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Dec 07, 2015 at 14:51

Beijing Tried The #OddEvenFormula For Two Weeks And Here’s What Happened Next

by Ashish Magotra

It took just two weeks.

On August 20th, Beijing put restrictions on factory production and car use. Five million cars were forced to drive on alternating days (the odd even formula that you have been hearing so much about) leading up to the 70th anniversary of Japan’s WWII defeat on September 3 so that the city’s usually smoggy skies would be a picture-perfect blue -- the things we do for the sake of propaganda.

This photo shows two images of the view from CNN's Beijing Bureau, one of a blue sky day from a week before the military parade and one of a hazy sky the day after the parade. Image credit: CNN/Twitter.

Beijing needed to look good for the world and perhaps not even the authorities could predict what would happened next. The authorities had also shut down hundreds of factories during this time.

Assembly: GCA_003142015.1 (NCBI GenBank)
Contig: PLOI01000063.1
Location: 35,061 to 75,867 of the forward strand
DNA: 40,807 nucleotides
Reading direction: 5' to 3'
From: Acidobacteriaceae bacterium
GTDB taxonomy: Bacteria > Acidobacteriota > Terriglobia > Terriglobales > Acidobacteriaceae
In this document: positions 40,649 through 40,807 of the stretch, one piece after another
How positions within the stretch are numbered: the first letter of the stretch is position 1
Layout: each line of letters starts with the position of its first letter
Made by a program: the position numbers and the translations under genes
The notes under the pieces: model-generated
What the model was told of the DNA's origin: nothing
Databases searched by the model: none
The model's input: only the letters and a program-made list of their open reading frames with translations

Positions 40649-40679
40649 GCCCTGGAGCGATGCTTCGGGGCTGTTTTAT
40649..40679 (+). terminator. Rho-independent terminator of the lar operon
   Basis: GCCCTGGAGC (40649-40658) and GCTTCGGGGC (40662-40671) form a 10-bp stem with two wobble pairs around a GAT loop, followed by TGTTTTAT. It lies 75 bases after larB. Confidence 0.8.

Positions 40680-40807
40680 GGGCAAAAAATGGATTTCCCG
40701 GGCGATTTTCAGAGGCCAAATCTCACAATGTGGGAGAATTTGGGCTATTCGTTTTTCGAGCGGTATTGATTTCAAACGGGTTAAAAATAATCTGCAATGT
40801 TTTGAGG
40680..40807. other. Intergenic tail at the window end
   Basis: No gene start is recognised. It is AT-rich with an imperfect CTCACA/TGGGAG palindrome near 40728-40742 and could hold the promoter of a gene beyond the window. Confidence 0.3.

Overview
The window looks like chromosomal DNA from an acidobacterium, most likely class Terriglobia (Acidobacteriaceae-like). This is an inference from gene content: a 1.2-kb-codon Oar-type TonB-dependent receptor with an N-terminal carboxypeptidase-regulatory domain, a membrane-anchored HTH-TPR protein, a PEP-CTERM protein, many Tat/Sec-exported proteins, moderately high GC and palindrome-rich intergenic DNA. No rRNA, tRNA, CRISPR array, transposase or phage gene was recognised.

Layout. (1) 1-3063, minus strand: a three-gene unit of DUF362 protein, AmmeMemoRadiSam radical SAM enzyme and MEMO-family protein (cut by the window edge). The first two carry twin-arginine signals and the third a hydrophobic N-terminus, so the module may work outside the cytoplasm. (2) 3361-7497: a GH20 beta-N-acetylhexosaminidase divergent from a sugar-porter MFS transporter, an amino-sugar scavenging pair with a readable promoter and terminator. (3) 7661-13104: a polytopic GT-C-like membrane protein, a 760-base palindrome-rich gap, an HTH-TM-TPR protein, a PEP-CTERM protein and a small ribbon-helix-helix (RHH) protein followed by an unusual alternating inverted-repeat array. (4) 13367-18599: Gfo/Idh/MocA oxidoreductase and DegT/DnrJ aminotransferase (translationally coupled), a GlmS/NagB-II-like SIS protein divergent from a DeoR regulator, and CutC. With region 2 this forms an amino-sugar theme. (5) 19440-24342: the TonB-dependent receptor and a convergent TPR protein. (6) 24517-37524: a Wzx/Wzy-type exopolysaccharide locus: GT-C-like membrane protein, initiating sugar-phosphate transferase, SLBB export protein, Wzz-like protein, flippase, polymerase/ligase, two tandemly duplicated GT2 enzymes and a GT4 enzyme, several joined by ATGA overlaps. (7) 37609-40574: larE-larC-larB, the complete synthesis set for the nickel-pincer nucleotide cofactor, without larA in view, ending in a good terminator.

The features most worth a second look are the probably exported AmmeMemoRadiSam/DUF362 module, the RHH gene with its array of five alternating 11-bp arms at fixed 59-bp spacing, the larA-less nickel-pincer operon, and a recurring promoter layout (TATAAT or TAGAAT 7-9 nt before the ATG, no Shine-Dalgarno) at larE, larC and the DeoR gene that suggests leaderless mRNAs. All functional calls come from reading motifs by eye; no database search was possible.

And what do you know... it worked.

On the morning of the parade, the air quality index (AQI) -- an international standard for measuring the severity of air pollution -- dipped to a pristine 17 out of 500, signifying very healthy air. And the skies were crystal clear.

Image credit: CNN/Twitter.

Then, they lifted the restrictions. And almost immediately, the smog returned. The blue skies nicknamed “parade blue” by netizens disappeared.

Toward the end of November, the air quality worsened to an official reading of 611 parts per million, which is 111 points greater than the maximum number on the scale of measurement.

The World Health Organization’s scale doesn’t go above 500ppm, and they say that any reading over 300ppm is hazardous. Delhi is also above 300ppm on an average -- not as bad as Beijing but bad enough to make us all worry and very sick.

Tiananmen Square during a heavily polluted day on December 1, 2015 (LOWER) and two days later when the smog cleared on December 3 (TOP) in Beijing. AFP

So before we start criticising Kejriwal and the AAP government's decision to impose the #OddEvenFormula, let's take a moment to just think what it could mean for the children and the citizens of the city.

It isn't that difficult -- we just have to travel by bus or metro (are we too elite to do that?) -- and as Beijing has shown, we too can see the blue skies.

Maybe a glimpse of a smog, pollution free Delhi will change how we think for the better. At least, we need to give the #OddEvenFormula a chance.

Is this how you want Delhi to look? Image credit: AFP

Feature image credit: AFP

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